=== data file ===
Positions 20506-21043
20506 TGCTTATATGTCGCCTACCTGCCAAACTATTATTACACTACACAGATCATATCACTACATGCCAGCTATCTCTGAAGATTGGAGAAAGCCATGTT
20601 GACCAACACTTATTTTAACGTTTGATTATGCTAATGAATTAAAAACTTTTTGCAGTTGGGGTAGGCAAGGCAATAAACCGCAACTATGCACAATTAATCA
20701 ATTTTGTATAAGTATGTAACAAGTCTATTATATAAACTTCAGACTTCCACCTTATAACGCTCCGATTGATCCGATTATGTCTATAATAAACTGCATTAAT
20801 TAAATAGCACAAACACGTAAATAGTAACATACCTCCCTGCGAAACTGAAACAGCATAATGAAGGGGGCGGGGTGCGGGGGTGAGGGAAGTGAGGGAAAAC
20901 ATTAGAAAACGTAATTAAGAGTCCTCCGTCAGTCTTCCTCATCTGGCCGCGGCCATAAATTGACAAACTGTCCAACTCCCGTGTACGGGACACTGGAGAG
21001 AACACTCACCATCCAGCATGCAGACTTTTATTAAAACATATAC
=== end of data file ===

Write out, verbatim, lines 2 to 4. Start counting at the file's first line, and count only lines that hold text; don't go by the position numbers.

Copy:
20506 TGCTTATATGTCGCCTACCTGCCAAACTATTATTACACTACACAGATCATATCACTACATGCCAGCTATCTCTGAAGATTGGAGAAAGCCATGTT
20601 GACCAACACTTATTTTAACGTTTGATTATGCTAATGAATTAAAAACTTTTTGCAGTTGGGGTAGGCAAGGCAATAAACCGCAACTATGCACAATTAATCA
20701 ATTTTGTATAAGTATGTAACAAGTCTATTATATAAACTTCAGACTTCCACCTTATAACGCTCCGATTGATCCGATTATGTCTATAATAAACTGCATTAAT